Caelian Hill is the most south-eastern hill of the of the famous “Seven Hills of Rome,” which are located east of the river Tiber and form the geographical heart of Rome, within the walls of the ancient city. The other hills are Aventine Hill, Capitoline Hill, Esquiline Hill, Quirinal Hill, Viminal Hill and Palatine Hill, where Romulus founded the city and where the main archaeological remains can still be seen today.
The hills were initially not grouped in any way, and only started to interact with each other when denizens began playing religious games and turned the valleys separating them into lively markets named fora in Latin. It wasn’t until the 4th century, however, that the Servian Walls were built to protect newly-formed Rome.
In Republican-era Rome, Caelian Hill was reserved to the wealthy; it was a fashionable residential district and the site of many lavish villas. The western slope of the hill is one of the few tranquil and unpopulated places in Rome, seemingly stuck in ancient times. Several ancient churches can be visited on Caelian Hill, including the little known but fascinating 4th century Basilica di San Clemente (burial place of St. Paul’s of the Cross which founded the Passionists and station church of the first Friday in Lent), as well as the circular, 5th century Santo Stefano Rotondo. Visitors can also admire the foundations of the temple Nero erected in honor of his predecessor Claudius and where the 17-year-old Emperor came to the throne. Elegant tree-lined gateways lead to Villa Celimontana, one of Rome’s nicest parks.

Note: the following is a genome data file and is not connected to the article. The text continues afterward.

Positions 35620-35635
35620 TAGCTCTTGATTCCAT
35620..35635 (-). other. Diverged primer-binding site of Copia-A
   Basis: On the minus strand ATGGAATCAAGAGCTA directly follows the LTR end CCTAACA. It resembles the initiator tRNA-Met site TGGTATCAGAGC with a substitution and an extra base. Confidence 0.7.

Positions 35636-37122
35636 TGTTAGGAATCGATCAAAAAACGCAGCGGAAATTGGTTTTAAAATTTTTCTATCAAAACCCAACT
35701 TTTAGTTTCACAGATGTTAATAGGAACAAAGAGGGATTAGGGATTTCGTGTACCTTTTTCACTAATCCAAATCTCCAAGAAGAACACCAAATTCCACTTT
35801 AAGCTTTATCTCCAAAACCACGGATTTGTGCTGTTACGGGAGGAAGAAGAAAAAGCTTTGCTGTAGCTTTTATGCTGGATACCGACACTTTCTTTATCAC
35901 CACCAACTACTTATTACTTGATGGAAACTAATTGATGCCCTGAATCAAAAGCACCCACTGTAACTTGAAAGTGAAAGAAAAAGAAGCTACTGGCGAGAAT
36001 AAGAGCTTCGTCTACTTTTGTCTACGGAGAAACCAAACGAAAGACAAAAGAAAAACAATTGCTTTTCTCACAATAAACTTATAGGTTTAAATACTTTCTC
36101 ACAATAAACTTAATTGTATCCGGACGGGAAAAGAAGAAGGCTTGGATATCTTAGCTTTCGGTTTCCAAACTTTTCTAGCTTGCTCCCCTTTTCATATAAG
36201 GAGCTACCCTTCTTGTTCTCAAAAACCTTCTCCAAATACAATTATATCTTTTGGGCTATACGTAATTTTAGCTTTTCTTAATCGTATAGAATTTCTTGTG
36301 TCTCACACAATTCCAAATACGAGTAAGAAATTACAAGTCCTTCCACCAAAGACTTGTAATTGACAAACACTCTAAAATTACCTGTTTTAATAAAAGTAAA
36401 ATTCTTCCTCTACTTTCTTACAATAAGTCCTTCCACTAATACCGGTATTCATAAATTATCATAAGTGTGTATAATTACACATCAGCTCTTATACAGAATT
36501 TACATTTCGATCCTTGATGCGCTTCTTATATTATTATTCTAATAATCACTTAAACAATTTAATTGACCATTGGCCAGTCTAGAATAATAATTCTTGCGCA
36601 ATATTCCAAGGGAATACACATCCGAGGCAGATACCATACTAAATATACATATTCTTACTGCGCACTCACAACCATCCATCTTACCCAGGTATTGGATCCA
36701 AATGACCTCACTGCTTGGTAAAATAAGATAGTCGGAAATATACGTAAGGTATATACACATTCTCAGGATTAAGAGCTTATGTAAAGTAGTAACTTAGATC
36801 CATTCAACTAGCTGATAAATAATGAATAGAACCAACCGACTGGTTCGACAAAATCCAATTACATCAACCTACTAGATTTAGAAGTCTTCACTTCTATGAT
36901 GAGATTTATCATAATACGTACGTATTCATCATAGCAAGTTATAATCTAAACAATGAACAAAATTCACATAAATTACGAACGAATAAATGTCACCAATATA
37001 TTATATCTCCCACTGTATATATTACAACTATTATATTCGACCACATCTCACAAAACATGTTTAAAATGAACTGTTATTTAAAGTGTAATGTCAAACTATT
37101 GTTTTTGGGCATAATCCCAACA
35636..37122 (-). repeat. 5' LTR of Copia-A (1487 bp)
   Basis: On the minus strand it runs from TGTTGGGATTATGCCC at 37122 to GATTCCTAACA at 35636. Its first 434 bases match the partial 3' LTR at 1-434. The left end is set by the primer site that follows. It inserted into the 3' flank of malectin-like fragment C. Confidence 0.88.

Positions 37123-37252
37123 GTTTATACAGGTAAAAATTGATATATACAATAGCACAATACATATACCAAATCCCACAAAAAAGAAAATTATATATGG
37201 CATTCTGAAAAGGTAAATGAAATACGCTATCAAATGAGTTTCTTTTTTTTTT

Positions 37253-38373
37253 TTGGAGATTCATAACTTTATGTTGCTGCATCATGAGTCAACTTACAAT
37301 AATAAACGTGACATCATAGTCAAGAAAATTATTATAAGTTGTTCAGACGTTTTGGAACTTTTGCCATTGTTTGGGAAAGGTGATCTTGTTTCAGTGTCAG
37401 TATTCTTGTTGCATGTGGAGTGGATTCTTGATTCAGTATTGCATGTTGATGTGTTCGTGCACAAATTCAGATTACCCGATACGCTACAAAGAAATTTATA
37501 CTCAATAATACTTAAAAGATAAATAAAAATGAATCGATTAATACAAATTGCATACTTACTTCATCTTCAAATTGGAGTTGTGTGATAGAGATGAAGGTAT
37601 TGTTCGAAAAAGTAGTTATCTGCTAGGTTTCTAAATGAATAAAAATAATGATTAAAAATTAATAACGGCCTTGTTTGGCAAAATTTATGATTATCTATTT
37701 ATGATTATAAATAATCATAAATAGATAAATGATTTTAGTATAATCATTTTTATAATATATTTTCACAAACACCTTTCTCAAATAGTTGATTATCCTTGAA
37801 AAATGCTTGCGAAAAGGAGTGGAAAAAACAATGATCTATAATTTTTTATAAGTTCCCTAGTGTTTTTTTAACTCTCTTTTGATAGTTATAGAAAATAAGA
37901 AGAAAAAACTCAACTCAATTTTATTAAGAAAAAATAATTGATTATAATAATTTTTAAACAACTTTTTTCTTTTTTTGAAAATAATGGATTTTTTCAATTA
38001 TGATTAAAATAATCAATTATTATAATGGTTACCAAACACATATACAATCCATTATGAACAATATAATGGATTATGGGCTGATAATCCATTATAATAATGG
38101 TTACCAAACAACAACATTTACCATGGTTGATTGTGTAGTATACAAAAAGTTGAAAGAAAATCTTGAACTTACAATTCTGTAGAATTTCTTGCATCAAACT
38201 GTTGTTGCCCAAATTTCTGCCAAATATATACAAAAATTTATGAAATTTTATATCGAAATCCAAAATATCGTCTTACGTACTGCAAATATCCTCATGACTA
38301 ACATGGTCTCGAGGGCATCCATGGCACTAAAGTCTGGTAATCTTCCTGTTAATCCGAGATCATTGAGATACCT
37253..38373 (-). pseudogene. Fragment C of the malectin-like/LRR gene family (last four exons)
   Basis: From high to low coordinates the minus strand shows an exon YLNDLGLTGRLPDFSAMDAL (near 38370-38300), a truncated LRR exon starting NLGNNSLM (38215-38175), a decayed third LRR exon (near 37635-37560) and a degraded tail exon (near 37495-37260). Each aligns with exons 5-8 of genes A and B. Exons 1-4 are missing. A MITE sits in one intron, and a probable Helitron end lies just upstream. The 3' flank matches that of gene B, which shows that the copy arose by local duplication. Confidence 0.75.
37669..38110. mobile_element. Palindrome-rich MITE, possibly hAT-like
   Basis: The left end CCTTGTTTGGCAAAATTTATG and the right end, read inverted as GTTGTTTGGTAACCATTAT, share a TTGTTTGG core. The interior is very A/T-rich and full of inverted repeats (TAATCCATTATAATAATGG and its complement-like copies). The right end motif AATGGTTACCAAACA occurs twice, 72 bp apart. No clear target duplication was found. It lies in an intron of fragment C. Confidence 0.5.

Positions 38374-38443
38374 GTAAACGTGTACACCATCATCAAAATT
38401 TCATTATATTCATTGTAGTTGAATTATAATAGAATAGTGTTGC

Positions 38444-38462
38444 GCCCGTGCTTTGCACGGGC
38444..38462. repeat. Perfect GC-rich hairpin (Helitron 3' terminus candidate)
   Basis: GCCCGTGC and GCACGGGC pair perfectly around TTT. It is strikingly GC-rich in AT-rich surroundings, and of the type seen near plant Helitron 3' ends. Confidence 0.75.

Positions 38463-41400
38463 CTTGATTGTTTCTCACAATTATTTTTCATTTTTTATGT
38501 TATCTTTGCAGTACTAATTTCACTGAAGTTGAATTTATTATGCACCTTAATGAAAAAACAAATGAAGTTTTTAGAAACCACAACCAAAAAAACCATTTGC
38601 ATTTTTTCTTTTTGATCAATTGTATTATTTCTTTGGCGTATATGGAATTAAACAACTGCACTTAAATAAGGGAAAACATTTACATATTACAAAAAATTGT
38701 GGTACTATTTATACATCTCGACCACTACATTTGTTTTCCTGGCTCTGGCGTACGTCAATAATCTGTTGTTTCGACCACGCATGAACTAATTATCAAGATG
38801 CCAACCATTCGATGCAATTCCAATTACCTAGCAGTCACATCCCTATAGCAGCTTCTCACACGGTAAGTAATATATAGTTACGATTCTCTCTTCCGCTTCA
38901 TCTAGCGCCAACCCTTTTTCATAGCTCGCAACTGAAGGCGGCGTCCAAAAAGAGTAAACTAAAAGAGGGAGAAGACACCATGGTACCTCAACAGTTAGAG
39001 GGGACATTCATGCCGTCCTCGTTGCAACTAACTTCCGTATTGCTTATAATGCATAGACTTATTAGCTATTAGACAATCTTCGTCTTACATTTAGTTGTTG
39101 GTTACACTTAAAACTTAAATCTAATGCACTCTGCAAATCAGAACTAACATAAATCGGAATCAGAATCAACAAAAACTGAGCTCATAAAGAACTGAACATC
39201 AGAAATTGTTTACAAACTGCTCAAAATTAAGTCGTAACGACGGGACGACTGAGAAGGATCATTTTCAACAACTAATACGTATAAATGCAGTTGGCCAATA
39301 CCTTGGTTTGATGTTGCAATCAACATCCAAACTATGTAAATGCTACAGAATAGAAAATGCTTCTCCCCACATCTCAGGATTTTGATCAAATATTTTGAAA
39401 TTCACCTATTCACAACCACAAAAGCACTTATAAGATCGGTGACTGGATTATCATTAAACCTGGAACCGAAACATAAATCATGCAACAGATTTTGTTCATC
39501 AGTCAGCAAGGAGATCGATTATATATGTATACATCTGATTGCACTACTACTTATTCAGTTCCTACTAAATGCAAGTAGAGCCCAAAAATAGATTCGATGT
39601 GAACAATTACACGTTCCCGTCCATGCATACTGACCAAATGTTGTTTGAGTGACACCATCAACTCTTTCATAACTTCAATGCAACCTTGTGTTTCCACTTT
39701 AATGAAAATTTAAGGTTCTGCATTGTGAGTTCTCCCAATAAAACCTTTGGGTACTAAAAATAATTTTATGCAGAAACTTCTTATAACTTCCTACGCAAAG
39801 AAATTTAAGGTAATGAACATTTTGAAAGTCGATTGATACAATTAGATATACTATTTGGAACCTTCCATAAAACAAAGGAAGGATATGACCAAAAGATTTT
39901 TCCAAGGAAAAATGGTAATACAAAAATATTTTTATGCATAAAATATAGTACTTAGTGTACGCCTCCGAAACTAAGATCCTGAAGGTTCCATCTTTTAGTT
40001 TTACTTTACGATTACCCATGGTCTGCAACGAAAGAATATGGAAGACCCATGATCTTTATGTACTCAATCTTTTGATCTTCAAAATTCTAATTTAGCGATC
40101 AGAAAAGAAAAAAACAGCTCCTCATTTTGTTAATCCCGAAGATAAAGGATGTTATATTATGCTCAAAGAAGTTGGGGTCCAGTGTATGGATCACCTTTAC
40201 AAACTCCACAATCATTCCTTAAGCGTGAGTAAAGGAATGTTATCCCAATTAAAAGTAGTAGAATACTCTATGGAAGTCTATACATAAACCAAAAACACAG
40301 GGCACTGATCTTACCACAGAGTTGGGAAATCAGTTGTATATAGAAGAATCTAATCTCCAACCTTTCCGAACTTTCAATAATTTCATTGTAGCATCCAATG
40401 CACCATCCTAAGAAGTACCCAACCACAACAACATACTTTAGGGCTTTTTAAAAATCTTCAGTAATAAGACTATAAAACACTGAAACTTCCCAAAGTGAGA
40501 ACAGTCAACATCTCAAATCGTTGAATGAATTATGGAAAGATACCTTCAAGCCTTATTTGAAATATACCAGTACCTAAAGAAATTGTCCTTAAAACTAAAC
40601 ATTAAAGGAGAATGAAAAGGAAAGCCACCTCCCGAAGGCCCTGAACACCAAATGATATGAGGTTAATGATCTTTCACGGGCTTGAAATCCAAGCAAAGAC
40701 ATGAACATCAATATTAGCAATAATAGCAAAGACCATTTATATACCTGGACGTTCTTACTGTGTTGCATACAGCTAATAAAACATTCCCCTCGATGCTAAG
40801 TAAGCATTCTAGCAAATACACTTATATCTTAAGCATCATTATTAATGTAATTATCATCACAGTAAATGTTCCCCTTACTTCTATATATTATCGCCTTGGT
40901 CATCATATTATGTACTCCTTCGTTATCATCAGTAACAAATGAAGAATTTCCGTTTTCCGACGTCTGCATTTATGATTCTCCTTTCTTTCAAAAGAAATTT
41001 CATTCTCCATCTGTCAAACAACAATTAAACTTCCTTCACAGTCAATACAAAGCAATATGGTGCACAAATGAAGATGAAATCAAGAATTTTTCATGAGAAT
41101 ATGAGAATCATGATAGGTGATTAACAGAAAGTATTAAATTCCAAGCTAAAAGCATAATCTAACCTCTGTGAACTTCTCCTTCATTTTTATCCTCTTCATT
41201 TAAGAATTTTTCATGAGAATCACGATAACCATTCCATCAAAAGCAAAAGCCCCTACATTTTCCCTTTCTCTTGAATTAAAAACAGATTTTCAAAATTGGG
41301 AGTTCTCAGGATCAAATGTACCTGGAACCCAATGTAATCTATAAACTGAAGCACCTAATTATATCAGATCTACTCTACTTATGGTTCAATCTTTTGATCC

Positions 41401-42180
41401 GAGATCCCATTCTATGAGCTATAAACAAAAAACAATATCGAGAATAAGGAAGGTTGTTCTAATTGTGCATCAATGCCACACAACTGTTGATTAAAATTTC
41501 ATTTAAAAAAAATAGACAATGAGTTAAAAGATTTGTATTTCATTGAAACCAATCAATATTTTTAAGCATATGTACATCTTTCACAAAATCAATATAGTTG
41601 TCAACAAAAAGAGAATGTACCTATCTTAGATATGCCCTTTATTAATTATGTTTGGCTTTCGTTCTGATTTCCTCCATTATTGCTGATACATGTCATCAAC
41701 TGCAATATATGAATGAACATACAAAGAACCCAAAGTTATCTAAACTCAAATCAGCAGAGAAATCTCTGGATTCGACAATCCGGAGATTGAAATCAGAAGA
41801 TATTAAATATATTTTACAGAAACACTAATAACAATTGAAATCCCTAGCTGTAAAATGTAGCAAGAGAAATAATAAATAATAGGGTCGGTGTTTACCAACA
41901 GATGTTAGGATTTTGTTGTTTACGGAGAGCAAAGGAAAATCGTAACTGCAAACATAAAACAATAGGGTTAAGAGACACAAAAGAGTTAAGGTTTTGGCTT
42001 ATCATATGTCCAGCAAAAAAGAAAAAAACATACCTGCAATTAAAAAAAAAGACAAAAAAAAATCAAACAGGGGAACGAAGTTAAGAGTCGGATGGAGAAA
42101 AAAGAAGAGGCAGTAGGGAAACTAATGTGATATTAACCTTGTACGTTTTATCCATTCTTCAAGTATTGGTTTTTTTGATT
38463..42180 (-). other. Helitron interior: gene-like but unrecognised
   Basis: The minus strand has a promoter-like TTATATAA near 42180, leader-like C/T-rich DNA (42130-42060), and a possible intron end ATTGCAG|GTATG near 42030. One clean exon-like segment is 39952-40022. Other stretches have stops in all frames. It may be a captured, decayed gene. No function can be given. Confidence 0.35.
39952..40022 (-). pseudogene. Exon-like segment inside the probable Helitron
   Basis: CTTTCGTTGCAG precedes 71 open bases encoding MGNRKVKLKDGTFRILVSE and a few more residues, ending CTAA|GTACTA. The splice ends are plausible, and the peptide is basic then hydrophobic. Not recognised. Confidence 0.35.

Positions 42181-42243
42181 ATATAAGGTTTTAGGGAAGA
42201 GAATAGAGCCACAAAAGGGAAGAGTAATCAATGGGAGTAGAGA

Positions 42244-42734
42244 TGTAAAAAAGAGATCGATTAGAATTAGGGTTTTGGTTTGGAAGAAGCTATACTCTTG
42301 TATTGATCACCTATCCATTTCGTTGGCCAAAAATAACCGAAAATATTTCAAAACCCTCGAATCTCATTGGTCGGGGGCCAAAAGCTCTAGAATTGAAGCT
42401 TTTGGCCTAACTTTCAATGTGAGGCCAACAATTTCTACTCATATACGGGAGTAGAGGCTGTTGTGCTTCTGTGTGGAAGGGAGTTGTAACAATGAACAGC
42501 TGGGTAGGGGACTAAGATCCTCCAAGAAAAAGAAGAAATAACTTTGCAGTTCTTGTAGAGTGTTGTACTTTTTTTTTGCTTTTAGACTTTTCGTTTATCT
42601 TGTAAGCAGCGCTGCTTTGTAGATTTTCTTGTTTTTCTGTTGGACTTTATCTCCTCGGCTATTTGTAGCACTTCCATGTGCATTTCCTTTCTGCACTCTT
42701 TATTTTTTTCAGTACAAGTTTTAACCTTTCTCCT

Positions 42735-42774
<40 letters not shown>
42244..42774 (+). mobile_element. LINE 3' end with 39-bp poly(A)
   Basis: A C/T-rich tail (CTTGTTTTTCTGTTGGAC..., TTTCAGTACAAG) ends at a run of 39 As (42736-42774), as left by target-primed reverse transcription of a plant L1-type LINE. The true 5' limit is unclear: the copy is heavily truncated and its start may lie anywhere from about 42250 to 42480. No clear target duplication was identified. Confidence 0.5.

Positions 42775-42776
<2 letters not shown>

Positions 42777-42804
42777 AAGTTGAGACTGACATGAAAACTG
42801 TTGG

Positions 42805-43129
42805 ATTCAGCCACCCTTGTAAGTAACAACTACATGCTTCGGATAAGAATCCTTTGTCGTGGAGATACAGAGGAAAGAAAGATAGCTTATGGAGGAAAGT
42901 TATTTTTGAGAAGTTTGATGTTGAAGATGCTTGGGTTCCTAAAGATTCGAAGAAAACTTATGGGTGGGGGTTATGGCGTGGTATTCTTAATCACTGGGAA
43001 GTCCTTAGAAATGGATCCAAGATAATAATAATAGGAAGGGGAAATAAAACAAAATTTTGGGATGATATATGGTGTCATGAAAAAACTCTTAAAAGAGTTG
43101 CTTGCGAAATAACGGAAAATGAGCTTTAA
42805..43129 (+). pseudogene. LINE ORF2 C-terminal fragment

Visitors wishing to visit Caelian Hill can do so by metro (Circo Massimo and Colosseo stations), by tram (line 3) or by bus (route 81).